Chapter 6:


City of Flowers

"Georgie was right," Iris says to herself. Back in the comfort of her own room—she had been unable to properly relax on her commute home—she snaps open her phone screen and stretches out the screen until it is as wide as her shoulders. "Messing with this was wrong. Everything is wrong. I shouldn't have—"

She drags the daemon over to the trash can, but she stops herself from dropping it in. An entire night’s worth of feverish work, gone in a wink.

She tries again, but her finger still does not budge.

Exasperated, she flops back into the comfort of her bed. Though she is loath to admit it, this daemon is the closest she’s ever gotten to anyone’s state of mind. She thinks of Georgie’s notebooks, of her mother’s presence at a book burning—of the decimated, metal world, shown to her by the Blumen. She shudders as she recalls that last thought, because it’s not a memory she can do away with so easily.

Iris slides her daemon over the trash can again. She still cannot bear to drop it in. When she closes her eyes to sleep, she is chased into the darkness by visions of war, of a rose sinking its teeth into a slab of bloodied meat.

A trained sort of violence, one of a soldier's, not a predator's.

That night, Iris does not dream of anything in particular. But she wakes up knowing that her sleep had been fitful.

She doodles the eyes as she takes notes in class by hand. Nobody in her lecture observes her; it is the seventh week, and they have all gotten used to the strange girl in their 203 Architectural History class who cannot use the thought relay system. The lecturer concludes her lesson, and Iris realises that she hasn’t taken a single note.

Her mother’s voice remains etched into her mind: “When are you actually going to be better?”

“Help me then, on God,” Iris mutters to herself as she makes her way to the library to rewatch her lecture. When she is crafting daemons, her world shrinks to an infinitesimally tiny point; when she is studying anything pertaining to her degree, she feels as if she is taking leaps in the dark.

No one makes a living out of creating daemons, however. For one: it isn’t legal.

Even when she is in the library rewatching her lectures, she finds that she cannot focus. More so than usual—her mind cycles through memories of her visit to the institution: the Blumen’s teeth, the rustle of biological matter against biological matter, the roses again. There is something humanely inhumane in the way the Blumen exist and move. She finds kinship in them, much like how two rotted rats will flock to one another in times of need.

She grits her teeth and tabs off her lecture. In the search bar, she types one word: warfare.

Only articles relating to fantastical worlds pop up, with the occasional description of a battle taking place over a thousand years thrown into the mix. Of course; wars are a product of the Age of Metal. Wars are a primitive nonsense best left alone to rot in history.

She'd give up, if it weren't for her insistence. Instead of consulting the library computers first (and engaging in a five minute long struggle with the thought relay interface), she opts for a more hands-on approach.

The strangest thing about university libraries is the constant presence of dust—there is dust in the air, dust under the shelves, dust between the suspension bars hanging from the ceiling. It must be attributed to the lack of visitors that the library receives weekly; it's as if the place has been abandoned in favour of better ventures, those better ventures namely being online articles and long winded videos Iris doesn't have the time for.

For Iris, having a physical book in her hands is the only time she's ever allowed to feel normal. No thought relay, no grades—only ink stamped on paper and words bouncing comfortably around in her head. She picks up an architecture hardback on her way to the history section, admires the way the cover glosses up under the noon sunlight.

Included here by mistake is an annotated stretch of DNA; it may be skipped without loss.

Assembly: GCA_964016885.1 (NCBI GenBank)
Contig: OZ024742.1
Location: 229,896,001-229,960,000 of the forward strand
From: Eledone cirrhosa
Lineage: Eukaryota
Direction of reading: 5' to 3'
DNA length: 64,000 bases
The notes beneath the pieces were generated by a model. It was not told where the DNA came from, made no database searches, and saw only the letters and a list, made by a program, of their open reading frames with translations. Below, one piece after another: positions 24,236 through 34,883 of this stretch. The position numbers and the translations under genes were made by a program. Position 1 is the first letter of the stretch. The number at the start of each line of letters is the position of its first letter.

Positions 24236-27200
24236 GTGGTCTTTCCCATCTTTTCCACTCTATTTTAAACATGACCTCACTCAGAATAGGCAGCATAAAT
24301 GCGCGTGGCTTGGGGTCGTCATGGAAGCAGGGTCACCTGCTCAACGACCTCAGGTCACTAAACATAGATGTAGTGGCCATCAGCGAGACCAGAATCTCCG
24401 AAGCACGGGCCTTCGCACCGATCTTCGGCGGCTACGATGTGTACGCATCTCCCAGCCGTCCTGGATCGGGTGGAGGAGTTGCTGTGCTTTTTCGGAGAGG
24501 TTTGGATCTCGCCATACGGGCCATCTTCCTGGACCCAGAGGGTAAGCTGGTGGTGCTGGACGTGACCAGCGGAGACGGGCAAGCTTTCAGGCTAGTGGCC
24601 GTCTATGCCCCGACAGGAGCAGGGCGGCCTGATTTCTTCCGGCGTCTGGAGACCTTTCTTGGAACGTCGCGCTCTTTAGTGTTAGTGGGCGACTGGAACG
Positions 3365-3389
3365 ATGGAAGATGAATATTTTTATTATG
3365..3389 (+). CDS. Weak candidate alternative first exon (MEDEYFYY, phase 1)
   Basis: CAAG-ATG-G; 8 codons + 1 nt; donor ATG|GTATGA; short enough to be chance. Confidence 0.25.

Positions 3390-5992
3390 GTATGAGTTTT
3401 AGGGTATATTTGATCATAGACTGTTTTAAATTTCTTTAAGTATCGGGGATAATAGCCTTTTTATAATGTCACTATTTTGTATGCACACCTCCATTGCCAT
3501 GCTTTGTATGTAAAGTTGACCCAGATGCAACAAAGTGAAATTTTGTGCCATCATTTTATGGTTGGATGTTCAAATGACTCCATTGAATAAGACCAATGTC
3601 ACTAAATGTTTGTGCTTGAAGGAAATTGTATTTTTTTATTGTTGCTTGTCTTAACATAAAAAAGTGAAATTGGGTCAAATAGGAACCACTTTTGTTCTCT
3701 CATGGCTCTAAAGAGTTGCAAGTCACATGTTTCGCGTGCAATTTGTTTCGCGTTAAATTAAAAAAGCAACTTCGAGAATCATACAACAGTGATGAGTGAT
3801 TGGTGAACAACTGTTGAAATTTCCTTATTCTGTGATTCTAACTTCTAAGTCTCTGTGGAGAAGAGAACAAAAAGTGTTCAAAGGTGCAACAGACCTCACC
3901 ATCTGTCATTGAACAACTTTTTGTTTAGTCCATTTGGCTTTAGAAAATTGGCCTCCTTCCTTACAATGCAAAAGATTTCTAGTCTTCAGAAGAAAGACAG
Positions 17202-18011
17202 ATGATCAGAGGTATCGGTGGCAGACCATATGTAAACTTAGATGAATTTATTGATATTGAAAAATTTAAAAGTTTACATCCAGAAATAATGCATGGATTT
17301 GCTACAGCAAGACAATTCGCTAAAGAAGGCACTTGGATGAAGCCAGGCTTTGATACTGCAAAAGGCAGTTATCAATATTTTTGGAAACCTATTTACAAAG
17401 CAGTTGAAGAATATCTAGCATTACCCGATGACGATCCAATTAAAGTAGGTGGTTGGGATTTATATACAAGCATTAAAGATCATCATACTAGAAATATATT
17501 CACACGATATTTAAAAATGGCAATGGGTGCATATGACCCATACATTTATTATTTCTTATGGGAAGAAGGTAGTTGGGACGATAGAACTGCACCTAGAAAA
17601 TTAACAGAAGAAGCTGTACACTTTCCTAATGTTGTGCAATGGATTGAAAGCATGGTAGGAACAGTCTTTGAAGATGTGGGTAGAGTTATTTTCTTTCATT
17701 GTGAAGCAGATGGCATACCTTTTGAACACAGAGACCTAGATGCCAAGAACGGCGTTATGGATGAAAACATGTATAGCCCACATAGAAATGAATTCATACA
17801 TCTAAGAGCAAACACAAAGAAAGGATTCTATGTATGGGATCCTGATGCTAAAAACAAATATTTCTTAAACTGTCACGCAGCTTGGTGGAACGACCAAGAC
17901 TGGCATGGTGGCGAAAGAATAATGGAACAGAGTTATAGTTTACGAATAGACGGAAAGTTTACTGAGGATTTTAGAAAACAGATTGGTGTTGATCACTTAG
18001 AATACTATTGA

She's still tracing the outline of the brutalist slab on the cover when she realises that there's nothing in the history section. Even by today’s standards, this is odd—usually there is the odd autobiography from a prolific CEO on the shelves, or a recount detailing the founding of another megacorporation Iris doesn’t care about. To make sure, she crosses the empty racks over to the next section, then back again.

Still nothing.

Ten minutes later and she's pressing her mouth against her phone's receiver. "I mean, isn’t this really bad? What if I’m trying to write about the history of some famous white architect from the 17th century?" she hisses to Georgie. "Where did they all go? Isn't this supposed to be really important?"

"Iris. I'm in a lecture," her friend whispers back.

"Yeah, but this is important, Georgie."

A sigh. "They probably just needed to clean the books. They haven't automated it yet, and they probably never will."

"When do you think they'll be back?"

"Iris, I don't know. Look, call me in an hour, and I'll take a look with you. I really need to get back to this lecture. Try checking the catalogues, see if that comes up with anything."

As if the catalogues would say anything of use.

The line goes dead. Iris stares at the empty shelves before her—she runs a finger through the light sheen of dust before leaving the library.

She sends a single text to Georgie:

Do u know anything about any recent wars?

Her friend replies with the obvious a few seconds later:


This, here, is Georgie’s second and final warning to Iris. She turns off her phone and slouches on a nearby bench.

Though it is currently in between periods, students criss-cross between the plaza. They blur into an undulating checkerboard of cloth and leather—it is easier for Iris to stare into the skyline than straight ahead through the crowd.

It is here in the silence of her own head does her mind begin to wander. She recalls the vision in striking detail; the mushroom cloud in the distance, blooming like a spreading bloodstain on a swatch of cloth; the field of metal, the aeons of decimated cities, aflame and in shambles—as flat as a field of wheat levelled to the ground. She opens her eyes, and the alabaster city of Fontanelle seems a little less clear, a little less crisp.

There’s only one place where she’ll find the answers she wants. And it’s not in the library.

Iris stands and heads to the nearest tram station.

And of course, the moment Iris’ steps through the sliding doors and into the first exhibit she is stopped by a very familiar, very unfortunate face.

“Weren’t you here yesterday?”